Port Charlotte High School

Port Charlotte High School (PCHS) is a four-year, comprehensive, U.S. public high school located in Port Charlotte, Florida. The school opened in 1981, graduated its first class in 1984, its mascot is the pirate, and the school motto is "Yes, I am a Pirate."[2] It is operated by Charlotte County Public Schools.[6]

Port Charlotte High School
PCHS logo.png
Port Charlotte High School (Florida).jpg
18200 Cochran Boulevard


United States
Coordinates27°00′12″N 82°09′03″W / 27.00340°N 82.15093°W / 27.00340; -82.15093Coordinates: 27°00′12″N 82°09′03″W / 27.00340°N 82.15093°W / 27.00340; -82.15093
MottoYes, I am a pirate!
PrincipalLou Long III[3]
Staff71.83 (FTE)[4]
Number of students1,680 (2018-19)[4]
Student to teacher ratio23.39[4]
Color(s)Red and Black    [2]
AthleticsFlorida High School Athletic Association
MascotPirate[2] Current Port Charlotte High School logo.png
WebsiteSchool website

At one point in time, Port Charlotte High School was the largest high school in Charlotte County, with 2,082 students enrolled in grades Grades 9 through 12.[7] Enrollment was traditionally based on students' geographic locations,[8] but is now by choice under the more recently created open enrollment program.[9]

The school has grown much, and it survived Hurricane Charley. The school's main feeders are Murdock Middle School, Port Charlotte Middle School, and Punta Gorda Middle School.[10] The school's top athletic rivals are Charlotte High School[11] and Lemon Bay High School.[12] PCHS has educated two National Football League players and one Major League Baseball player who also played in the 2008 Beijing Olympics.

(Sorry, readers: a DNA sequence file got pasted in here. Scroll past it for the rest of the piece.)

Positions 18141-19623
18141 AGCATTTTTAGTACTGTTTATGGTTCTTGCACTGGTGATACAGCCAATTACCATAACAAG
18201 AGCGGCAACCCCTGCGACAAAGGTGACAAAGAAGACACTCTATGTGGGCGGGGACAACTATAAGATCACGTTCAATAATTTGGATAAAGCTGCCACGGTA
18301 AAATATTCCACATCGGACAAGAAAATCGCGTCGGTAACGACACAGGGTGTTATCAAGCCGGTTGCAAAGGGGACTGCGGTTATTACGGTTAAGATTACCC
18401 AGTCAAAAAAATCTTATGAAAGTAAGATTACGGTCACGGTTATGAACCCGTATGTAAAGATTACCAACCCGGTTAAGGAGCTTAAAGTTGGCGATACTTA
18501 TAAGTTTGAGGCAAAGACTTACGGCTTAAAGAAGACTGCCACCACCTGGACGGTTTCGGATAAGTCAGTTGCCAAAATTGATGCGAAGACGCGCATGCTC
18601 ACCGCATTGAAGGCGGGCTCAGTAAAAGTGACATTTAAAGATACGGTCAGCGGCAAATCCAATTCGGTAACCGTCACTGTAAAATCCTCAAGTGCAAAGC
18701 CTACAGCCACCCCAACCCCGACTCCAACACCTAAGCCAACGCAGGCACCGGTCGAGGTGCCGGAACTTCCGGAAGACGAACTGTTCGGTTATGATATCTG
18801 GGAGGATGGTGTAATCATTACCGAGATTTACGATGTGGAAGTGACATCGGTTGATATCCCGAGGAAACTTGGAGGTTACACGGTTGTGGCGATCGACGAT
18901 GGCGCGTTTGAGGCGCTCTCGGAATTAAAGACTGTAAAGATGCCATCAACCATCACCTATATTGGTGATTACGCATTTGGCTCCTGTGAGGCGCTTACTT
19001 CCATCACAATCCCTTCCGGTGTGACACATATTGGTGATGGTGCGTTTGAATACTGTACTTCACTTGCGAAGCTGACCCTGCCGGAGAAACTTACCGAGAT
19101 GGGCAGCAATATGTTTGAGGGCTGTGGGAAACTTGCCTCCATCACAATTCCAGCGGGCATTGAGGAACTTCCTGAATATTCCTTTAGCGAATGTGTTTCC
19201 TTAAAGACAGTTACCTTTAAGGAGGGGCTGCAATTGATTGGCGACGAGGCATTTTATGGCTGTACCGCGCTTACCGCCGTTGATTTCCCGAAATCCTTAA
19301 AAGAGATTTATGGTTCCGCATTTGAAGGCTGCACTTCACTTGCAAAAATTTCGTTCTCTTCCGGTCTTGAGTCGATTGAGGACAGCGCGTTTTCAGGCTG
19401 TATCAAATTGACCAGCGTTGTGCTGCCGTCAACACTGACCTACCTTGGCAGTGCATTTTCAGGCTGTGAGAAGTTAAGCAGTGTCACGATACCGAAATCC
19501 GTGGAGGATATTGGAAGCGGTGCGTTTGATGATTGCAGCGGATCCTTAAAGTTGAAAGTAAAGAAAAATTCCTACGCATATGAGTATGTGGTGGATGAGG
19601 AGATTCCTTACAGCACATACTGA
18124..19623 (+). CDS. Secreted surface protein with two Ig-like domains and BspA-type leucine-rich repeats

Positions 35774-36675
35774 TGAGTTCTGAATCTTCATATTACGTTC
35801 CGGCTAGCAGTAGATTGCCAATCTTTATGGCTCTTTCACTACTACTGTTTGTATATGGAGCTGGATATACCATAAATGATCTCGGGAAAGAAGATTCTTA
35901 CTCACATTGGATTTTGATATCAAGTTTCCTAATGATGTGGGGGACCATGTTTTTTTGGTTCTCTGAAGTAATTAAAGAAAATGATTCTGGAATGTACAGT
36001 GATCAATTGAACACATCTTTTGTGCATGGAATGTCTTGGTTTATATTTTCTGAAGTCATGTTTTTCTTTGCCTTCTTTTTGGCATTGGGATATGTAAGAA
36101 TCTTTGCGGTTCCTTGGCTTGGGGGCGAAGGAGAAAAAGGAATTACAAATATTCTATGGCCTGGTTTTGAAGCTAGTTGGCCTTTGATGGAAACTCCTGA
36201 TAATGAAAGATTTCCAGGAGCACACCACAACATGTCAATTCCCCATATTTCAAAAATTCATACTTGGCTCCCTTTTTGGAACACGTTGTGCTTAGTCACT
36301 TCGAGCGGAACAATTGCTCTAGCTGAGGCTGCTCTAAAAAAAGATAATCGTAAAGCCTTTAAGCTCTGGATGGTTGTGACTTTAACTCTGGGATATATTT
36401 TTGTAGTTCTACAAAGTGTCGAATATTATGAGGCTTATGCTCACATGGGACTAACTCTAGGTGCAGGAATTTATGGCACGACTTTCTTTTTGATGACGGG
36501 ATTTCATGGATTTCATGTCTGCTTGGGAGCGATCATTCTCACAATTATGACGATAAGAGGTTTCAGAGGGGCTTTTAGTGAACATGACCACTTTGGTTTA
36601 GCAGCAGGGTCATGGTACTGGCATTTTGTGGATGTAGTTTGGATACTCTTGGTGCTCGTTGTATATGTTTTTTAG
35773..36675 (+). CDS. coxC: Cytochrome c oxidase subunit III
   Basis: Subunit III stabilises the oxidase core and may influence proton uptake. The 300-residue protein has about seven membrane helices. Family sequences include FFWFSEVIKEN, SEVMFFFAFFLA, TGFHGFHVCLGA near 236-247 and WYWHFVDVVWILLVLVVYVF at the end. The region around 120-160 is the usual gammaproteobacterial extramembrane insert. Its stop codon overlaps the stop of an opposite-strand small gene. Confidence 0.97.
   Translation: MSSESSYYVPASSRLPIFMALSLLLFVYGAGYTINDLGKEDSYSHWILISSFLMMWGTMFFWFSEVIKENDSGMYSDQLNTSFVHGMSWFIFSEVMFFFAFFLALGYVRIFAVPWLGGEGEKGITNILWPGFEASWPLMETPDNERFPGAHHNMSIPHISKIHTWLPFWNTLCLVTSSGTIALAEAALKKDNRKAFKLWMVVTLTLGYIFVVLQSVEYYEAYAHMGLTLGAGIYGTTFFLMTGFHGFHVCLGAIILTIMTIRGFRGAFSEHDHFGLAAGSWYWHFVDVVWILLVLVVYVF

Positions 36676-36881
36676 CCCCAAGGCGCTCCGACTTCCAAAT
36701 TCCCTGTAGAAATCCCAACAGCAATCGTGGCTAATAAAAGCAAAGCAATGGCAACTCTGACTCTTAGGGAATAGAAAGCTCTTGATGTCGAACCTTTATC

PCHS Pirate Pride poster seen on the walls throughout the PCHS campus as well as on the back of the PCHS Student Planner. Pirate P-R-I-D-E is "Preparation, Respect, Integrity, Determination, and Excellence."

PCHS has experienced growth through its twenty-five years of existence. The campus structure has grown with the population.[2] The school was originally built in 1981, and opened its doors that year for 9th and 10th graders. For each of the next two years, a class was added, and PCHS graduated its first class in 1984. The original "G" and "B" buildings were completed in 1983.[12] The auditorium was built in 1984.[12] The science building, also known as A building, was built in 1987.[12] The BB building was built in 1990.[12] A swimming pool was added in 1991.[12] The "C building", which houses the library and some classrooms, was built in 2001.[12] In 2003, the new "B building", the two story academic classroom building, was finished.[12] In 2007, the new gym was finished.[2] The new gym did not replace the older one, but rather, was an addition.[2]

In 2004, Hurricane Charley brought devastation to the Port Charlotte region.[13] Although Port Charlotte High School suffered only minor damage from the hurricane, other regional high schools suffered significant damage.[14] In the aftermath, Port Charlotte High School shared its facility with the students of Charlotte High School, with Port Charlotte High School students attending morning class and Charlotte High School students attending in the evening.[15]

In 2009, Port Charlotte High School was recognized by U.S. News & World Report as one of America's best high schools and a "Bronze Medal School"[16] for academic excellence. PCHS was one of 1,189 schools nationwide to receive a bronze medal.[17]